“We Christians should be aware that there’s something at stake in cultural participation that we wouldn’t have been concerned about if all we did was worry about the messages in culture. I am trying to wake folks up to realize that if these cultural institutions and practices are formative, then the spaces that we inhabit do something to us. The stadium and the mall are examples of that.”

This quote, while a bit heavy and academic, is packed with thought-provoking depth and must be read carefully.  What I hear the professor saying is that our actions are motivated more by our loves than by what we think, know, or believe.  And our loves are influenced by our cultural participation, not just in the cultural messages we accept or reject, but in the ritual of participation itself.  Are these cultural rituals drawing us away to other loves, other kingdoms, and other gods?

This thesis is particularly compelling in regard to youth ministry.  In fact, it puts into words something that has been percolating in my brain for some time.  Christian leaders and the Christian press are rightfully concerned about the exodus of young people from the church.  We can argue specific statistics, but the anecdotal evidence itself is pretty clear; a large population of young people are leaving the church when their high school years come to an end.  But I wonder, “Have we inadvertently assisted in their exit by our approach to youth ministry?”

We encourage, under the pretext of evangelism, our students to “engage the culture”; to develop common ground with their schoolmates around today’s popular music, television shows, movies, and what’s hip or cool.  But in reality, is this is leading our students into an exploration of “other loves”.  Should we be surprised when they are drawn away by these “other loves” from the faith of their childhood?  Our kids may learn the facts of the Bible – the stories, the rules, what’s right, what’s wrong – but have we taught them to love, worship, protect, and cultivate their relationship to God?

We home-schooled our five children.  Long story, but what you need to know for this illustration is that we have no hostility toward public school and our family and children maintained friendships with kids from a wide variety of schooling situations.  It was a way of educating our kids that fit some things we wanted to accomplish as a family.  It was as simple as that, not part of some political or social agenda.  The background of us not being militant about home-schooling sets the stage for what comes next.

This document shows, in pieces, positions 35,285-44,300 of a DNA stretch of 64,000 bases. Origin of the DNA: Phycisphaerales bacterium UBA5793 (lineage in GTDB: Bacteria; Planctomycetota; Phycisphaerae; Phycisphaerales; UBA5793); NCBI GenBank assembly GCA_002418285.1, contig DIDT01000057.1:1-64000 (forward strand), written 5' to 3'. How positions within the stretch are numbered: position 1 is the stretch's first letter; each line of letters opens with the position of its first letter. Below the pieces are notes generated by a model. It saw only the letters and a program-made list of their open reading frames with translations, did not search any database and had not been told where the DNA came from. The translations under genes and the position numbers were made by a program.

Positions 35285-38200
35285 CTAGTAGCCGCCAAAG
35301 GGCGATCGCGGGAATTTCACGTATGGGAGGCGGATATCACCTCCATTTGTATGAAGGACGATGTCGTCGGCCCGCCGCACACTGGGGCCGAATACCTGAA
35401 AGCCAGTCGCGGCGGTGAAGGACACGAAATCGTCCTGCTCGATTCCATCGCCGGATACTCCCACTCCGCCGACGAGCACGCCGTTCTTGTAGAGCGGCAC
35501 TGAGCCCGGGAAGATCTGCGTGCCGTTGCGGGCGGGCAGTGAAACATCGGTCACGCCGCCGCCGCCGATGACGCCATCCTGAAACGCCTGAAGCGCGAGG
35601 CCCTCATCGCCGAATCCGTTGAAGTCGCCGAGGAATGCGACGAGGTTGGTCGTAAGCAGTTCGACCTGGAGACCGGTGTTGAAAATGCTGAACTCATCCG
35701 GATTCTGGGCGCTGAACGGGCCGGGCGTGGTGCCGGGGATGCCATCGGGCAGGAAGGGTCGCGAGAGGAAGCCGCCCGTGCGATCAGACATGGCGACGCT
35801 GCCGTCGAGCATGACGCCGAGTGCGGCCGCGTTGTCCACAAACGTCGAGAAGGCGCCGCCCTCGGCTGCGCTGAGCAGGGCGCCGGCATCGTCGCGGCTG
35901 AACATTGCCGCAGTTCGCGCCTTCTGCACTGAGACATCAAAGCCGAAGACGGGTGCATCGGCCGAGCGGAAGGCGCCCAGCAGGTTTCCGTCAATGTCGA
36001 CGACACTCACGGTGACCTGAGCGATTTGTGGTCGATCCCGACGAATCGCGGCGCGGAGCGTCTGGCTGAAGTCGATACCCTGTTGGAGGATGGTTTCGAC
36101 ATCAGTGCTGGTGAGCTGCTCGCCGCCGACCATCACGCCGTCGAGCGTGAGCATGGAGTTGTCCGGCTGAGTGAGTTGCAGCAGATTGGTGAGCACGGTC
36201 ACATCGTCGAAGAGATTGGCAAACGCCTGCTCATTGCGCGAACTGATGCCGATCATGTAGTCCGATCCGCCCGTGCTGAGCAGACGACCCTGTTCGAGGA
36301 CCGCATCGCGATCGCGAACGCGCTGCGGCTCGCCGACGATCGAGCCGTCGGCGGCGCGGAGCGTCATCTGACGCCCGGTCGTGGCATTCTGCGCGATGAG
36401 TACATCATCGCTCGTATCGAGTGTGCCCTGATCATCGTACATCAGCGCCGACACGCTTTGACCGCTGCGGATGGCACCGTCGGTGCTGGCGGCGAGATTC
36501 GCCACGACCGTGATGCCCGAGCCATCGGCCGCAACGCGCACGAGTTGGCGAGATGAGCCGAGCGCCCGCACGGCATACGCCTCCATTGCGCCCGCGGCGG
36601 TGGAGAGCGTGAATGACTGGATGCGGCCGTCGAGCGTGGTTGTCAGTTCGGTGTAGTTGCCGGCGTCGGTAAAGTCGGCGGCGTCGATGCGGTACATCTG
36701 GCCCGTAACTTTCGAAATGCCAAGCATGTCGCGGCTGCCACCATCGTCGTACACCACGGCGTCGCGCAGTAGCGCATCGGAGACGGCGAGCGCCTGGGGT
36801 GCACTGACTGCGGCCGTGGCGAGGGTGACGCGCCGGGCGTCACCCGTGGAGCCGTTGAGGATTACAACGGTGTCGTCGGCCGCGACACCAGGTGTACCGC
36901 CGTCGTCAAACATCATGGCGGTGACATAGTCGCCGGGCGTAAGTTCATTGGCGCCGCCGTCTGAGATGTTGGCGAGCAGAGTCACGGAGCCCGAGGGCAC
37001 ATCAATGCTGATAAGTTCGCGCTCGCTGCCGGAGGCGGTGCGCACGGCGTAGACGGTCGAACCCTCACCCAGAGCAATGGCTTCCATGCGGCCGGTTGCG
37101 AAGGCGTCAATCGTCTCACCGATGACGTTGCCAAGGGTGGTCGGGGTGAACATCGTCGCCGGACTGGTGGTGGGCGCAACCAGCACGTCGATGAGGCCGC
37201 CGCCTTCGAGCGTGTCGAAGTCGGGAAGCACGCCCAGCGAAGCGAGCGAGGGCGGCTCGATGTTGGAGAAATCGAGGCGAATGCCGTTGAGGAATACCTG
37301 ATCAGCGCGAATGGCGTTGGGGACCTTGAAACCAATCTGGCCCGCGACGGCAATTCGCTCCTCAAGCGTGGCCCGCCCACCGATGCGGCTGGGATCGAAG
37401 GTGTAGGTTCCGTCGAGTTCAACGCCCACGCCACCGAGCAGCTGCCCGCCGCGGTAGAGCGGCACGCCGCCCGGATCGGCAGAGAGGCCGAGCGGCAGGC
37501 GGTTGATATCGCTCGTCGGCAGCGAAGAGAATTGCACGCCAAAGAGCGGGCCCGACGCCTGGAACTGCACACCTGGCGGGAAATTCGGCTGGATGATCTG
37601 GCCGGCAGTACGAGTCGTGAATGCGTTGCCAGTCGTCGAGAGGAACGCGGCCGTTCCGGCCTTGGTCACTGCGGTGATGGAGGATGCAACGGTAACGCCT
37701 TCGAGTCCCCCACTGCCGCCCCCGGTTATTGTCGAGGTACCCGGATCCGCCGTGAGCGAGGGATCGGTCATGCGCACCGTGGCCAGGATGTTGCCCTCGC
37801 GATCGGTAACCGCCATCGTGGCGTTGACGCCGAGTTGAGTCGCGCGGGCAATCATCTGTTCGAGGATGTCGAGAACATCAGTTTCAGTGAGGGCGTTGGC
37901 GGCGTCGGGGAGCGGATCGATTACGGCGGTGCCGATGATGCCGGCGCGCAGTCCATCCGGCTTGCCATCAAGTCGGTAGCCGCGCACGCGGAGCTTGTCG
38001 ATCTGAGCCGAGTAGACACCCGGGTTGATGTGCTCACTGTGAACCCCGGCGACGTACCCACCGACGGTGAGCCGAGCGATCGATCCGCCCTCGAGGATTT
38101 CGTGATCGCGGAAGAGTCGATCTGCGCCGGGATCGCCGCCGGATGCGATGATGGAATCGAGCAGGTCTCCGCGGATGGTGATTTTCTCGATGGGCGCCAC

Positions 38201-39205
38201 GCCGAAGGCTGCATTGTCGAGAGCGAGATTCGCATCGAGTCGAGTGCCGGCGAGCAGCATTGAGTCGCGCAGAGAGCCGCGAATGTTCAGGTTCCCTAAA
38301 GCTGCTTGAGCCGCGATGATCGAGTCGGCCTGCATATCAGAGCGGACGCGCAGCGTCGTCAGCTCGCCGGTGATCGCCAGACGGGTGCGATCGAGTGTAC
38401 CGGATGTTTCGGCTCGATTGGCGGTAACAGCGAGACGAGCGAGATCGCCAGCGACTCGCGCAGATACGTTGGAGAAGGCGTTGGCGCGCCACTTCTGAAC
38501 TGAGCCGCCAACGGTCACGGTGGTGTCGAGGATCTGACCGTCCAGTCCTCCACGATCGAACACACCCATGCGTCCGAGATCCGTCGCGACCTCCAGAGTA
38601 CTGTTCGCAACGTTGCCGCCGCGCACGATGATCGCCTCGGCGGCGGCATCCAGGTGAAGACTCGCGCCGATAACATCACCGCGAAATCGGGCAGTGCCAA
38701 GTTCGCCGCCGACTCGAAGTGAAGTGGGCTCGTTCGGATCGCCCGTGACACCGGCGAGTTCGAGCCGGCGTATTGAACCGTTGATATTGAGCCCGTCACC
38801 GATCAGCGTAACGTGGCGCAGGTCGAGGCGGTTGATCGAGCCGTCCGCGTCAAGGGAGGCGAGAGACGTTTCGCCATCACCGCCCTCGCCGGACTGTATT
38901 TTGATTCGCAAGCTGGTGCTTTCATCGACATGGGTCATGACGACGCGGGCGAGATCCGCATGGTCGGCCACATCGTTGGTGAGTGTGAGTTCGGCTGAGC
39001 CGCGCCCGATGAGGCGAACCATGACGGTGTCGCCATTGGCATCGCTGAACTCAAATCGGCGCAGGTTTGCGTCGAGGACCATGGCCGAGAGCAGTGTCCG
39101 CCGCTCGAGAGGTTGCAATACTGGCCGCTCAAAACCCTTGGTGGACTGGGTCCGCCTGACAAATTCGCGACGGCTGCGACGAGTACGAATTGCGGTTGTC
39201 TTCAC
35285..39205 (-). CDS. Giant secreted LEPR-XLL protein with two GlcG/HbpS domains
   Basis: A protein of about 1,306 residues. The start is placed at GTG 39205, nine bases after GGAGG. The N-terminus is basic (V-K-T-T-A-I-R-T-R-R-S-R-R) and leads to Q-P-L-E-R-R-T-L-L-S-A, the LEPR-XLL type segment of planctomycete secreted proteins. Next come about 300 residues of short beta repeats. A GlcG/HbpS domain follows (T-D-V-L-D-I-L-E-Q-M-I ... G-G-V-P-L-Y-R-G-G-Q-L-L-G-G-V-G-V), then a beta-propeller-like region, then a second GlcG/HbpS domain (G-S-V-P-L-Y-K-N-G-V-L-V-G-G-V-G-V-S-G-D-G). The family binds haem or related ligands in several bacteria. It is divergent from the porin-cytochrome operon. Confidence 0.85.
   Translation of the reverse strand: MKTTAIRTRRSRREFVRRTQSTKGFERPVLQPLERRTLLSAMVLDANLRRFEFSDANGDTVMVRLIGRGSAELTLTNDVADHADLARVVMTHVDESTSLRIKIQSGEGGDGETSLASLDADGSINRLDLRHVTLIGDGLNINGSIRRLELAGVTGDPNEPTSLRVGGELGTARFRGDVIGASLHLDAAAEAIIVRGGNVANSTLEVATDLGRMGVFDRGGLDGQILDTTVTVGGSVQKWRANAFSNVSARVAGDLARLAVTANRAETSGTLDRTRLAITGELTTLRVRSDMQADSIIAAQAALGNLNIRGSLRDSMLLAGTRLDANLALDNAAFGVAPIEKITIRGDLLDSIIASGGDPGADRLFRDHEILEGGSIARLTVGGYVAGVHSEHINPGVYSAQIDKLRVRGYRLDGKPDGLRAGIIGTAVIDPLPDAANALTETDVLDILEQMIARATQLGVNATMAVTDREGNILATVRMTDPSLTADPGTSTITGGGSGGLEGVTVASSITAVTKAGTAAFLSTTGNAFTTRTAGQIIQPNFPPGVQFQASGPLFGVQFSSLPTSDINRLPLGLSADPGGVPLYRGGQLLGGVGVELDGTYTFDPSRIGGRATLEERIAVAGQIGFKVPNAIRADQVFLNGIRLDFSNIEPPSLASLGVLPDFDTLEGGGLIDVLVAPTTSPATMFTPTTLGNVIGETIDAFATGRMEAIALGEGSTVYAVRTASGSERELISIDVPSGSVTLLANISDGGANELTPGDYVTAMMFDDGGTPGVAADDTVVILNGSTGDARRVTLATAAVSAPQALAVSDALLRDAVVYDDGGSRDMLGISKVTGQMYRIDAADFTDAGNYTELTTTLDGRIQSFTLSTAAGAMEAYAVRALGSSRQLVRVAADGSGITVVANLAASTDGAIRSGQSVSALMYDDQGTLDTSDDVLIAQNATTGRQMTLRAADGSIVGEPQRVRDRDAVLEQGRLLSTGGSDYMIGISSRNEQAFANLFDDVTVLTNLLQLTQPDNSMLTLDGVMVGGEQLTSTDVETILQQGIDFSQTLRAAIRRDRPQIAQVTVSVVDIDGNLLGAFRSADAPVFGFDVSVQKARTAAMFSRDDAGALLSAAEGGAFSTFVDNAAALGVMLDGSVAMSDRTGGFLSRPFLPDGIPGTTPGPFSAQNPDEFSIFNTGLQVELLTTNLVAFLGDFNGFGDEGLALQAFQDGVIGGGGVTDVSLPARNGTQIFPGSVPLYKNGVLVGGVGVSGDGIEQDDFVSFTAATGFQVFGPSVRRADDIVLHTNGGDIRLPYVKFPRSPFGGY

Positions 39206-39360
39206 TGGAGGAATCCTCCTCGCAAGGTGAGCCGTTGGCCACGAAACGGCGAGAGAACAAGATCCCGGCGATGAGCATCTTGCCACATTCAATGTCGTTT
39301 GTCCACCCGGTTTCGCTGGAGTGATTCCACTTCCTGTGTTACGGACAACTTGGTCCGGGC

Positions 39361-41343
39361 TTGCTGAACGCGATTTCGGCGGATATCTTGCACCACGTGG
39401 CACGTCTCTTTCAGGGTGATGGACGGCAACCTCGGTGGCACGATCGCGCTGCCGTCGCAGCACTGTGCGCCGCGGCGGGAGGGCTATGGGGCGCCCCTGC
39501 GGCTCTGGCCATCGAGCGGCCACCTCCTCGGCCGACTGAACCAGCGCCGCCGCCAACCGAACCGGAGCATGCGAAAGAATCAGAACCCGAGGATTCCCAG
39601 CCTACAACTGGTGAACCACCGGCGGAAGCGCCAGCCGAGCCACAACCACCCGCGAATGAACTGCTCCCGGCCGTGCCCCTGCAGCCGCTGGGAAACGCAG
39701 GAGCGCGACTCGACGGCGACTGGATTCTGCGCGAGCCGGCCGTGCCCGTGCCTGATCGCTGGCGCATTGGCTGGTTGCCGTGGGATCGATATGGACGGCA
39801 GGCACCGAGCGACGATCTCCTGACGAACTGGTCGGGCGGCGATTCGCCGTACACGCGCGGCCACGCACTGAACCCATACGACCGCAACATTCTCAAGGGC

When one of our daughters finished junior high, she indicated a desire to attend the public high school.  We said, “Fine.”  But before we made that transition, we had a conversation and said something like this, “We are fine with you attending public high school.  You are a strong person in your faith.  We are confident that you can stand up for yourself and be a light wherever you go.  However, we have one word of caution.  Just because you are attending public school does not mean that we will be changing our standards.  So, when you are standing around with your new school friends, and they are all gushing about last night’s episode of “Friends”, you won’t be watching it.  When your friends report to school on Monday morning with a buzz about the latest R-rated movie, you won’t have seen it.  Also, you won’t be wearing the typical body-exposing outfits that seem to be popular among high school teens.  Our clothing standards will not be changing.  Our intention is not to send you to school and make you feel like an outsider, we just want you to know up front that our family standard around here will not be changing.  It is not about rules, it is about identity.  This is just who we are.”

You will have to ask Elizabeth what she decided because we left the decision up to her.  What I want to emphasize is that our standards were not driven by rules, they were driven by who we were; they were driven by who we loved and worshipped.  When I asked our adult children many years later, “Do you think we had a lot of rules when you were growing up?” they looked at each other and answered with a rather casual, “No, not really.”  I don’t think the rules as rules were a big deal in their memory because they were just a reflection of who we were.  We are what we love.